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Changing sediment budget of the Mekong: Cumulative threats and management strategies for a large river basin

Changing sediment budget of the Mekong: Cumulative threats and management strategies for a large river basin
Changing sediment budget of the Mekong: Cumulative threats and management strategies for a large river basin
Two decades after the construction of the first major dam, the Mekong basin and its six riparian countries have seen rapid economic growth and development of the river system. Hydropower dams, aggregate mines, flood-control dykes, and groundwater-irrigated agriculture have all provided short-term economic benefits throughout the basin. However, it is becoming evident that anthropic changes are significantly affecting the natural functioning of the river and its floodplains. We now ask if these changes are risking major adverse impacts for the 70 million people living in the Mekong Basin. Many livelihoods in the basin depend on ecosystem services that will be strongly impacted by alterations of the sediment transport processes that drive river and delta morpho-dynamics, which underpin a sustainable future for the Mekong basin and Delta.

Drawing upon ongoing and recently published research, we provide an overview of key drivers of change (hydropower development, sand mining, dyking and water infrastructures, climate change, and accelerated subsidence from pumping) for the Mekong’s sediment budget, and their likely individual and cumulative impacts on the river system. Our results quantify the degree to which the Mekong delta, which receives the impacts from the entire connected river basin, is increasingly vulnerable in the face of declining sediment loads, rising seas and subsiding land. Without concerted action, it is likely that nearly half of the Delta’s land surface will be below sea level by 2100, with the remaining areas impacted by salinization and frequent flooding. The threat to the Delta can be understood only in the context of processes in the entire river basin. The Mekong River case can serve to raise awareness of how the connected functions of river systems in general depend on undisturbed sediment transport, thereby informing planning for other large river basins currently embarking on rapid economic development.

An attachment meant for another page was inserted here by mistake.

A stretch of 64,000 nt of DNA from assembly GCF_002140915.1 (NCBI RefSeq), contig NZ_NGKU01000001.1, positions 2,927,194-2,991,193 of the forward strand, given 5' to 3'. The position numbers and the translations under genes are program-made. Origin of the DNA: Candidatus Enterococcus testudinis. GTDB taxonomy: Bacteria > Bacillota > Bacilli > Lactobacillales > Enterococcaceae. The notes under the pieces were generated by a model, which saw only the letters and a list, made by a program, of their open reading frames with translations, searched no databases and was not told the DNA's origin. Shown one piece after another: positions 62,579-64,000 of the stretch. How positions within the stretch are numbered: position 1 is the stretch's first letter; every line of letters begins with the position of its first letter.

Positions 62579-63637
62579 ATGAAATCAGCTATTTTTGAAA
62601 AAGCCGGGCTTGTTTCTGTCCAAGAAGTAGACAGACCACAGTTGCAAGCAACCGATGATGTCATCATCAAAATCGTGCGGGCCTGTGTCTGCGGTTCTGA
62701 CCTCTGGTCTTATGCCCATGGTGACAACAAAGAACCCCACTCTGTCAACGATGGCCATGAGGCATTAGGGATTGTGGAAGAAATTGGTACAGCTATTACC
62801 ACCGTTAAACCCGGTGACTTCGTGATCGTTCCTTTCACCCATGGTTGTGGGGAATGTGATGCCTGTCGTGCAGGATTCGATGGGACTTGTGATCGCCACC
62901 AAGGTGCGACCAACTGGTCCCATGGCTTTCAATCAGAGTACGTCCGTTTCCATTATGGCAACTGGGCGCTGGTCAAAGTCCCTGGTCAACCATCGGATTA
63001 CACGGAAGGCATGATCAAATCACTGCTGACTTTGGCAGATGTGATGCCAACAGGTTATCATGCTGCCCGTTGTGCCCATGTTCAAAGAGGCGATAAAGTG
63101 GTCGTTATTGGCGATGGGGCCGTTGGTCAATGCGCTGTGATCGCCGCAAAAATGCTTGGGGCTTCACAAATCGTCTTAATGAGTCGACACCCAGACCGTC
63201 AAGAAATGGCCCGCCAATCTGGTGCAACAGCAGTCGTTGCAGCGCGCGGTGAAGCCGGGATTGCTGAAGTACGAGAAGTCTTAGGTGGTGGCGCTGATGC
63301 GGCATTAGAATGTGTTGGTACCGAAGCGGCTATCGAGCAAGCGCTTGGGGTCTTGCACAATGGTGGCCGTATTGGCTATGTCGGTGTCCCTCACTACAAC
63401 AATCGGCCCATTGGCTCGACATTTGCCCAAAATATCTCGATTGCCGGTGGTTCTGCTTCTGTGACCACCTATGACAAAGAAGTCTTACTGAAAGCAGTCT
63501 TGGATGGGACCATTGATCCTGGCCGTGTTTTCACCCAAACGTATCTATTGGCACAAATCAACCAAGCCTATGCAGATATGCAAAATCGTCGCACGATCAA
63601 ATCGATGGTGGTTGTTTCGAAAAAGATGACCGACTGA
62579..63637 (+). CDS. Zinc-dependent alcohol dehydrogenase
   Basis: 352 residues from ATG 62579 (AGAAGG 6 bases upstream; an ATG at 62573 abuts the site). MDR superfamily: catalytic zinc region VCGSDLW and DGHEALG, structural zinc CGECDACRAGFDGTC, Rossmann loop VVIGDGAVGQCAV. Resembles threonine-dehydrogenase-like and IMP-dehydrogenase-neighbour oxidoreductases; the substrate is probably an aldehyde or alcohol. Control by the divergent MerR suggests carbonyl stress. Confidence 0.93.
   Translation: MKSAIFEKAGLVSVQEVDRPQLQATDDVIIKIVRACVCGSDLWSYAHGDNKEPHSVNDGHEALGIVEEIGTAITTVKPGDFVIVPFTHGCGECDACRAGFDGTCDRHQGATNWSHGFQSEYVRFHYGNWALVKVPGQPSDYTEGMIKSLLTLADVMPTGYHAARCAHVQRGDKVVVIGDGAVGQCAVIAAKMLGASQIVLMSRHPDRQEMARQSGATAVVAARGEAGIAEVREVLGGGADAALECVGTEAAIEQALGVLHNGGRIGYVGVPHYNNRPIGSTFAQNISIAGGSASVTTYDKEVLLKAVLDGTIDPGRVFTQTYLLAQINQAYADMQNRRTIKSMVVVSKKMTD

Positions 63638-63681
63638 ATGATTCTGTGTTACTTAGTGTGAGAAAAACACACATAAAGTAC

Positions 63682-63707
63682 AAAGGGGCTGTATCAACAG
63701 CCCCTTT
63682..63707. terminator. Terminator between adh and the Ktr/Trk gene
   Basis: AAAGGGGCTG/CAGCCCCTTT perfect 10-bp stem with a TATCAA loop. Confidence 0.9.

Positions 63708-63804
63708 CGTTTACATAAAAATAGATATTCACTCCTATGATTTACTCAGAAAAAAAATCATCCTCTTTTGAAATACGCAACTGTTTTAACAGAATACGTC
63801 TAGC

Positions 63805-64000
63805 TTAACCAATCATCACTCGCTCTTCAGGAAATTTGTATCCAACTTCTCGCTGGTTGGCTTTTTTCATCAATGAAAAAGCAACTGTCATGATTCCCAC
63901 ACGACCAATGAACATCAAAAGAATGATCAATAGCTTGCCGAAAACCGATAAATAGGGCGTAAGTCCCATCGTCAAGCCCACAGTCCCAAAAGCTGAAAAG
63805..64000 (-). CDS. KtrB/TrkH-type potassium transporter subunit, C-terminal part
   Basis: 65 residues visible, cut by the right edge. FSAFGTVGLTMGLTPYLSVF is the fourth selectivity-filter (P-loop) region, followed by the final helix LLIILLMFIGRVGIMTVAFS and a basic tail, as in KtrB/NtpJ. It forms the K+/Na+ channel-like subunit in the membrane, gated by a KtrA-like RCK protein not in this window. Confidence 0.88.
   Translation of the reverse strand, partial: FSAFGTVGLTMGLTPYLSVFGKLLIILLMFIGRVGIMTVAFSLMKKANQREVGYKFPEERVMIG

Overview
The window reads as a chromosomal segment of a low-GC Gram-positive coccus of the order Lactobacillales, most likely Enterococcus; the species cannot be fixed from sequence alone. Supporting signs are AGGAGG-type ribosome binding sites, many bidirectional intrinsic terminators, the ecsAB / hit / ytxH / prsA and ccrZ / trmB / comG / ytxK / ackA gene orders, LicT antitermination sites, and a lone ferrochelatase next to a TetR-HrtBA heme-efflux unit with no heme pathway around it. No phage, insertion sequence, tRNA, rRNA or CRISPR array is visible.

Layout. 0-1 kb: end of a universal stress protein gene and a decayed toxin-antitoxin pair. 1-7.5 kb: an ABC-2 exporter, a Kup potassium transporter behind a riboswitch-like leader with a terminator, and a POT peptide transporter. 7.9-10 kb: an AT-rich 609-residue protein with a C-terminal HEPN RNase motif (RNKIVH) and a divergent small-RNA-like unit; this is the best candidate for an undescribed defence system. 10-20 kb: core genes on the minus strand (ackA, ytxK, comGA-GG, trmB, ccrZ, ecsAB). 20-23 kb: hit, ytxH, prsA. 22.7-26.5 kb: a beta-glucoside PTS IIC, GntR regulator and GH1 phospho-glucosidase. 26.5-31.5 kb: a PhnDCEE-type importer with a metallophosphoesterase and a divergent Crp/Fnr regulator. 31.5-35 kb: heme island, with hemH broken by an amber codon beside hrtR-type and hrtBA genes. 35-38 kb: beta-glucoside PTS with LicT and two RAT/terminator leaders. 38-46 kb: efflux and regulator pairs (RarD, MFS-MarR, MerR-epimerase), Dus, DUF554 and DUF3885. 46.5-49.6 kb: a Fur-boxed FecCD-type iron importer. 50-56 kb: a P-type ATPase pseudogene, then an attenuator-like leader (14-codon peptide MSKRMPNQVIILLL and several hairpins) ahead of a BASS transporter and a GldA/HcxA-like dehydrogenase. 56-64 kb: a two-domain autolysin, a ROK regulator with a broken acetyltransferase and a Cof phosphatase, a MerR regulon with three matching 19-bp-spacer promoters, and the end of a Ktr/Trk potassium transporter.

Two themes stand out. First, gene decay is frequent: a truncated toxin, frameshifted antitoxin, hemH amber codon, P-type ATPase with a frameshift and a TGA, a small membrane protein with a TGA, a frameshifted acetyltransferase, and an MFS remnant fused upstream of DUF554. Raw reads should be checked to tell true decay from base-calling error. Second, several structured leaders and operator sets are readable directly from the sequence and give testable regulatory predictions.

0048-9697
114-134
Kondolf, G.M.
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Schmitt, Rafael
c48ac00d-a5ac-4c94-9431-899b092de0ad
Darby, Stephen
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Carling, Paul
8d252dd9-3c88-4803-81cc-c2ec4c6fa687
Arias, M.
9a1a3a03-0ec2-4380-b7bd-ee7b69f314bc
Bizzo, Simone
32b415ca-1a93-44fe-93e4-2dc88d855064
Castelletti, Andrea
be719c8b-5599-42a5-8404-259074a780d6
Cochrane, Tom
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Gibson, Stan
201f27bc-ff9e-4163-bda9-e13e04f3d0b6
Kummu, Matti
b663f033-34e2-45e4-a5a3-d9987f72ca3b
Oeurng, Chantha
cfba86c9-5a75-4e86-8cca-c18efaf7ff98
Rubin, Zan
607d6f04-f8d8-46ee-988b-427514af26c6
Wild, Thomas
3a61226e-3b1f-4b43-b583-c2ec170cd2fb
Kondolf, G.M.
6db53710-6df9-4034-83d6-a731c0866825
Schmitt, Rafael
c48ac00d-a5ac-4c94-9431-899b092de0ad
Darby, Stephen
4c3e1c76-d404-4ff3-86f8-84e42fbb7970
Carling, Paul
8d252dd9-3c88-4803-81cc-c2ec4c6fa687
Arias, M.
9a1a3a03-0ec2-4380-b7bd-ee7b69f314bc
Bizzo, Simone
32b415ca-1a93-44fe-93e4-2dc88d855064
Castelletti, Andrea
be719c8b-5599-42a5-8404-259074a780d6